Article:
How to Stop a Dog From Stealing Items & Running

by Adrienne Farricelli Google
    The "keep-away" game works best with items you care about.

    The "keep-away" game works best with items you care about.

    Comstock/Comstock/Getty Images

    Raise your hand if your pampered pooch hasn't at least once stolen something from you and run away with it. In the doggie world this is a game known as "keep-away," and if you chase your dog to get the item back you are basically playing the rules of the game and making it extra appealing. Stopping your dog from stealing your items and running away requires a strategic plan.

    Step 1

    Provide loads of mental stimulation for your dog. If your dog is having a blast stealing your stuff for a good part of the day, he is likely bored and simply looking for a way to make his life much more entertaining. The saying "an idle mind is the devil's workshop" perfectly fits this scenario. Make sure Rover has plenty of interactive toys, schedule some reward-based training sessions during the day and provide outlets for pent-up energy so he has more productive ways to blow off some steam.

    Step 2

    Manage your dog's environment. Leaving items around that your dog steals is just asking for trouble. Often, it is simply easier to keep those items out of reach rather than repeatedly reprimanding your dog for stealing them. For instance, if your dog steals your dirty laundry from the basket, simply store it in a place your dog doesn't have access to.

    Step 3

    Ignore the stealing behavior if the stolen item is something you don't care too much about. As much as this may sound like bad advice, you must think like a dog. If your dog steals and runs away and you give your dog attention by scolding him or running after him, your dog will continue engaging in this behavior because it brought attention or he simply thought it was fun. If nothing happens, you are removing the payoff so your dog may think the game is no longer entertaining; he may consequently engage in it less and less.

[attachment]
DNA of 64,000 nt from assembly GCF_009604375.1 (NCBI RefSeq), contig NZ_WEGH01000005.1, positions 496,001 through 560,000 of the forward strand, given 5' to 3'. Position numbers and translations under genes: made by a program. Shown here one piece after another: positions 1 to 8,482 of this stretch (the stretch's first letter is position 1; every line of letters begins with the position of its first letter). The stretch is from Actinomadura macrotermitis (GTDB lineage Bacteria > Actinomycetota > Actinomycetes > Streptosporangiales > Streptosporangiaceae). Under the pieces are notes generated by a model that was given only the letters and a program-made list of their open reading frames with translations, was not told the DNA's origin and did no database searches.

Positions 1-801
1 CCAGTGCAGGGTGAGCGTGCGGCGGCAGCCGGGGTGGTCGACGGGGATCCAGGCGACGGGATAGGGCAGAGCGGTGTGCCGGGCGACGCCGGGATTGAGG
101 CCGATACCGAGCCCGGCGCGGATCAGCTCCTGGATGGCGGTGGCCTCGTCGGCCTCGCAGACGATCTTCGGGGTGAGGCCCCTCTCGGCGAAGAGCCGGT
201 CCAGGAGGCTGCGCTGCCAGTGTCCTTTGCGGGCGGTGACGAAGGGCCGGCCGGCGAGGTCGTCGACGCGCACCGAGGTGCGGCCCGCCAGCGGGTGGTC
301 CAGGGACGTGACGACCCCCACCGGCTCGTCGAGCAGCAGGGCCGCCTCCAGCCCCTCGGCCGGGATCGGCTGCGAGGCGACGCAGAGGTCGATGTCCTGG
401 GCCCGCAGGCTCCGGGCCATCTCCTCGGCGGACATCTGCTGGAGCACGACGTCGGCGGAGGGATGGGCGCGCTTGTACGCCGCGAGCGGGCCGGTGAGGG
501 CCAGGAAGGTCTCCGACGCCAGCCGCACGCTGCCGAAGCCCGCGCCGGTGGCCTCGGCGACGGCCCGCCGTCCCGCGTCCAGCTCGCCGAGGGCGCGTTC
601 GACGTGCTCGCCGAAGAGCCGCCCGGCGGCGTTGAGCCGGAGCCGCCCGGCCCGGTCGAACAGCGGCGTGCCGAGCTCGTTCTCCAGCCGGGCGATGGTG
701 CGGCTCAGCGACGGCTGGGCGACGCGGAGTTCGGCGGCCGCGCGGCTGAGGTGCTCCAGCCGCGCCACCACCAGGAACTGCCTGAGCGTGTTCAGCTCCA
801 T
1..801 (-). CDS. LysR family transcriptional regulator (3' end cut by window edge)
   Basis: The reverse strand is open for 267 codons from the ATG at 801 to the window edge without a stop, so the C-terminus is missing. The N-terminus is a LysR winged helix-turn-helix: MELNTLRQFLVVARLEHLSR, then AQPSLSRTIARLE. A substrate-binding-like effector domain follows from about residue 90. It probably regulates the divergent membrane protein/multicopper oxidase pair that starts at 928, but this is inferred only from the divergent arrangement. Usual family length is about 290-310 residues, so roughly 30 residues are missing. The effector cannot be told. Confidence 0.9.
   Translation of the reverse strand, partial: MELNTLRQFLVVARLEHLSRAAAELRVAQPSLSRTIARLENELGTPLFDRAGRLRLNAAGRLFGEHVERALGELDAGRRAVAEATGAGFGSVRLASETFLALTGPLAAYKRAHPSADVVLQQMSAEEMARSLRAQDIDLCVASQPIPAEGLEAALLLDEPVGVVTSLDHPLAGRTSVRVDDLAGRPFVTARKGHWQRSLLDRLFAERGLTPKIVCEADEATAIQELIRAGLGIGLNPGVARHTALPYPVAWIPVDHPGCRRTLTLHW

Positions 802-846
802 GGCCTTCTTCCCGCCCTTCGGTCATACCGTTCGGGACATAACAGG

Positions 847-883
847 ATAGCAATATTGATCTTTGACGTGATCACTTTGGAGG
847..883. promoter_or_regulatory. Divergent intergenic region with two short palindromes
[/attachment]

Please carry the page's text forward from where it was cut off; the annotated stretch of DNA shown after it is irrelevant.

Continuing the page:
Step 4

    Play the "trade it game." Should the stolen item be something you really care about or is something that may harm your dog, try to trade it instead of running after him in a pointless game of chase. Arm yourself with some tasty treats that are worthy of trading. In many cases, your dog will come straight towards you as soon as he hears the noise of the treat bag opening. Say "trade" as you show the treat. In order to savor the tasty delicacies, Rover will have to disengage his mouth from your stolen item. When he does this, praise him, take the item and simultaneously give him the treat in exchange.

    Step 5

    Put the game of "keep away" on cue. This tip comes from dog behaviorist Jean Donaldson, author of the book "The Culture Clash." Basically, instead of reprimanding your dog for stealing stuff, put the behavior on cue so you are in charge of the game. Leave some enticing toys around and tell your dog "I’m gonna get you" as your wriggle your fingers in a playful manner. This should become the cue that tells your dog he should pick up a toy and run away with it and that you will chase him. Afterward, sit down. Most likely your dog will solicit you to play again. Let him understand that you are in charge of the game and will continue playing only if he brings the toy to you and drops it.

    Items You Will Need

    • Interactive toys
    • Dog treats


    • Train your dog to bring items back to you on command. When your dog brings an item back to you, praise lavishly and reward.
    • Teaching your dog the "leave it" command will prevent your dog from picking up items he is not supposed to have.


    • Avoid cornering your dog and forcing the stolen item out of your dog's mouth.
    • Continuously grabbing items from your dog's mouth may turn stealing into a much more serious behavioral problem known as resource guarding.
    • Avoid showing interest in the stolen item if feasible as this will trigger the "keep away" game.
    • Don't leave your dog unattended with items he tends to steal readily available.

    Photo Credits

    • Comstock/Comstock/Getty Images

    About the Author

    Adrienne Farricelli has been writing for magazines, books and online publications since 2005. She specializes in canine topics, previously working for the American Animal Hospital Association and receiving certification from the Certification Council for Professional Dog Trainers. Her articles have appeared in "USA Today," "The APDT Chronicle of the Dog" and "Every Dog Magazine." She also contributed a chapter in the book " Puppy Socialization - An Insider's Guide to Dog Behavioral Fitness" by Caryl Wolff.

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